From “Brain Pickings,” February 12, 2017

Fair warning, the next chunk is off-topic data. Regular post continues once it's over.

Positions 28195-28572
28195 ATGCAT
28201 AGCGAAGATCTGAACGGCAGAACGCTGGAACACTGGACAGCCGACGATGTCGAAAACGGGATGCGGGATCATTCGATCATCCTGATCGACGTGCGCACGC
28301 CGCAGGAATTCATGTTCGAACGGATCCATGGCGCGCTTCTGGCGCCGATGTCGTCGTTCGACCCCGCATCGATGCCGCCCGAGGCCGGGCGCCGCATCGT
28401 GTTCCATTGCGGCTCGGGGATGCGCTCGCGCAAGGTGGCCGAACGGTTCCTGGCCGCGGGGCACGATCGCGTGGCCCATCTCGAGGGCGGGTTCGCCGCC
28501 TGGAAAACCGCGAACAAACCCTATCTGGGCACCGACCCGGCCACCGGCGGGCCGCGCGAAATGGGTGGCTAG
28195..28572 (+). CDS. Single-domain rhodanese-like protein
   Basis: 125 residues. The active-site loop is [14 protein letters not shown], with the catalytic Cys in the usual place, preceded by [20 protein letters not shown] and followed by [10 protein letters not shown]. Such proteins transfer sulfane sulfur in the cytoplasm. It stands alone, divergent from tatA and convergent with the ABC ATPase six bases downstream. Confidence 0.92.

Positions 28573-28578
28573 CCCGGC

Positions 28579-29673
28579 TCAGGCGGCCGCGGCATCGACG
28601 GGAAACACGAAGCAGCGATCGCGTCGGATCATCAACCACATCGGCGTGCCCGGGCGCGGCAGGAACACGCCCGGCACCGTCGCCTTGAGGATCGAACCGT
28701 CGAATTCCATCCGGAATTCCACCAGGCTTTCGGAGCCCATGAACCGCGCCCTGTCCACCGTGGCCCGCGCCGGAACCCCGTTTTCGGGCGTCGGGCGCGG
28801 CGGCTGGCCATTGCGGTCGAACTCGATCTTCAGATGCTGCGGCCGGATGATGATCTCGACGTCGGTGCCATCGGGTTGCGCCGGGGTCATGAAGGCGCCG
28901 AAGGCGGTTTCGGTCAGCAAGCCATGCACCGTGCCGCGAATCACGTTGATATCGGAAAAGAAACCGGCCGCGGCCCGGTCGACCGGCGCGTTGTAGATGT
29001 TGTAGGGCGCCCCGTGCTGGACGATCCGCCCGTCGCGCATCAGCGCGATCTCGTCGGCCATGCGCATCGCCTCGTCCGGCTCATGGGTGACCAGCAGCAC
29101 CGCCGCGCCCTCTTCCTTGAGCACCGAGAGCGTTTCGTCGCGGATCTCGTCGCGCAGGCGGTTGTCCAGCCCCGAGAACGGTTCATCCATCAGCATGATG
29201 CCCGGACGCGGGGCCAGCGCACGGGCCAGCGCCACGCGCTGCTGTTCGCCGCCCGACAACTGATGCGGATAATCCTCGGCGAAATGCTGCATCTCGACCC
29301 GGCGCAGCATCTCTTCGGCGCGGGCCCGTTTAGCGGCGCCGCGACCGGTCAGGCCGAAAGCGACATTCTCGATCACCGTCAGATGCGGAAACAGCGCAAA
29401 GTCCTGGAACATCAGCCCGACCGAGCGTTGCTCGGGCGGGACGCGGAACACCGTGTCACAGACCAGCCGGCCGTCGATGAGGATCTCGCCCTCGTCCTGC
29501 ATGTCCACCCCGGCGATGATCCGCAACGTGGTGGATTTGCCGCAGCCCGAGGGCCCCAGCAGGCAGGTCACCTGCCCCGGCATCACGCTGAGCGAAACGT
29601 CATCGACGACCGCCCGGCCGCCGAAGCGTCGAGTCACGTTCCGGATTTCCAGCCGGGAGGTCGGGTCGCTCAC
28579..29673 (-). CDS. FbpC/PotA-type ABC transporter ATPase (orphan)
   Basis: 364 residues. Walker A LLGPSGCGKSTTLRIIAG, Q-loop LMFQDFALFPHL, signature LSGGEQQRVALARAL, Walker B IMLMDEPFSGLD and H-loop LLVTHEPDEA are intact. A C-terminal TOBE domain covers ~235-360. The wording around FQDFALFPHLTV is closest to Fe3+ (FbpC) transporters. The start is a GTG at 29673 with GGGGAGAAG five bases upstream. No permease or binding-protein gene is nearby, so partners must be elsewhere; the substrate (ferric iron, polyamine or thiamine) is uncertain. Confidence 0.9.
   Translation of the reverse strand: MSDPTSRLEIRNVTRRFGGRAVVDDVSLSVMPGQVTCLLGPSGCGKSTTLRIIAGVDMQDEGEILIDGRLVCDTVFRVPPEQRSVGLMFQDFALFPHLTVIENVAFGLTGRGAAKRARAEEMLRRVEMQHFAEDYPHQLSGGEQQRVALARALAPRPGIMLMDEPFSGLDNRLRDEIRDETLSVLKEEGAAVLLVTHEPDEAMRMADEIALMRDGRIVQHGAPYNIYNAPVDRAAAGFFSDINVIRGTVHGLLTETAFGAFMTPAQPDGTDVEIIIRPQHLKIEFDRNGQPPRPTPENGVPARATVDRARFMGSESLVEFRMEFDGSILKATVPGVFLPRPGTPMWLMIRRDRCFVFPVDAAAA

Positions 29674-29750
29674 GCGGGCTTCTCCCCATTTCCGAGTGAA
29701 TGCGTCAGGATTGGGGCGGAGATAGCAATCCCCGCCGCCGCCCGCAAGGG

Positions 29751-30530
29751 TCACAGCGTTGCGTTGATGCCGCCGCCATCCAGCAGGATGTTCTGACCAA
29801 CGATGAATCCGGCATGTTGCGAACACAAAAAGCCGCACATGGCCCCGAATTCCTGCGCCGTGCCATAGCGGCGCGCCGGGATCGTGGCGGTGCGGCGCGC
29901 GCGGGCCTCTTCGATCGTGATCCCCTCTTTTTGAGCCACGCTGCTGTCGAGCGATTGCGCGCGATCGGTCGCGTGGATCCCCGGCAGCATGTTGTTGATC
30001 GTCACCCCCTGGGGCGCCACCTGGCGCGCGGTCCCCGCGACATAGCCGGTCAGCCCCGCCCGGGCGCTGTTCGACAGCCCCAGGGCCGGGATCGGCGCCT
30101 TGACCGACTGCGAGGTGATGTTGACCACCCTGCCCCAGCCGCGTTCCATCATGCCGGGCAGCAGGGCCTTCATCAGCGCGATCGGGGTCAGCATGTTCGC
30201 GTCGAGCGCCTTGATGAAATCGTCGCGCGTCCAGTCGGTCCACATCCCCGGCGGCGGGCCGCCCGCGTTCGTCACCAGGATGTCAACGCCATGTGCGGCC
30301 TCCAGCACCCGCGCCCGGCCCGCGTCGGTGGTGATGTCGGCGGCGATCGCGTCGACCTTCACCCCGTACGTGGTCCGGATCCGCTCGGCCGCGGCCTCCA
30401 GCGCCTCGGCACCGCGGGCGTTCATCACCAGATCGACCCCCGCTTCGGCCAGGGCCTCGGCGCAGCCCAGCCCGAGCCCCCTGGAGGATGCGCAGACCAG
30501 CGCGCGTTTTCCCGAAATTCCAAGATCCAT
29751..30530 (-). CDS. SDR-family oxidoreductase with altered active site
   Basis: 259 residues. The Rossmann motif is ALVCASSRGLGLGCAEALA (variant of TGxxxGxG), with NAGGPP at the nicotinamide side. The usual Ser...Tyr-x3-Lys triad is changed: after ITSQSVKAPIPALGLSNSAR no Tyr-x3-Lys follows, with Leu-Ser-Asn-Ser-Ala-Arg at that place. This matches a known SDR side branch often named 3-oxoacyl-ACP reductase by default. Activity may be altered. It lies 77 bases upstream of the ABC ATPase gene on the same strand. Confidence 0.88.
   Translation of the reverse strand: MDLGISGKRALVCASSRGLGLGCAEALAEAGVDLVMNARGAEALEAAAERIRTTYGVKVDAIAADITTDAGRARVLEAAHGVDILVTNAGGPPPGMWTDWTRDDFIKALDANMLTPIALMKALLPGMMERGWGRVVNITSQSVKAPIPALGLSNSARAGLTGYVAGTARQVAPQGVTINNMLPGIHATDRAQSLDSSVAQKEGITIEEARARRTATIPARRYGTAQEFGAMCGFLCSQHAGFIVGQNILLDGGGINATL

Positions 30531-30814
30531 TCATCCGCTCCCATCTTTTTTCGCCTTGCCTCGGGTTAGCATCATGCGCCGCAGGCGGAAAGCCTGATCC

“I know the world is bruised and bleeding, and though it is important not to ignore its pain, it is also critical to refuse to succumb to its malevolence,” Toni Morrison wrote in her electrifying piece on the artist’s duty at times of crisis. That refusal can take many forms, but at its richest, it is more than mere resistance — it is, rather, a commitment on behalf of the artist to serve not only truth but beauty by remaining in contact with the timeless and the eternal; to fortify us against the urgencies of a turbulent present and embolden us to transcend our primal reflex of fear, so that we may lift not only our spirits but the whole of our consciousness and continue to evolve toward a more humane humanity. This has always been the duty of the artist, and fragments of it can be found in every single work of art that has endured and has helped humanity endure over millennia of tumult. James Baldwin captured this memorably in his beautiful essay on the poet’s role in a divided society: “It is said that [Shakespeare’s] time was easier than ours, but I doubt it — no time can be easy if one is living through it.”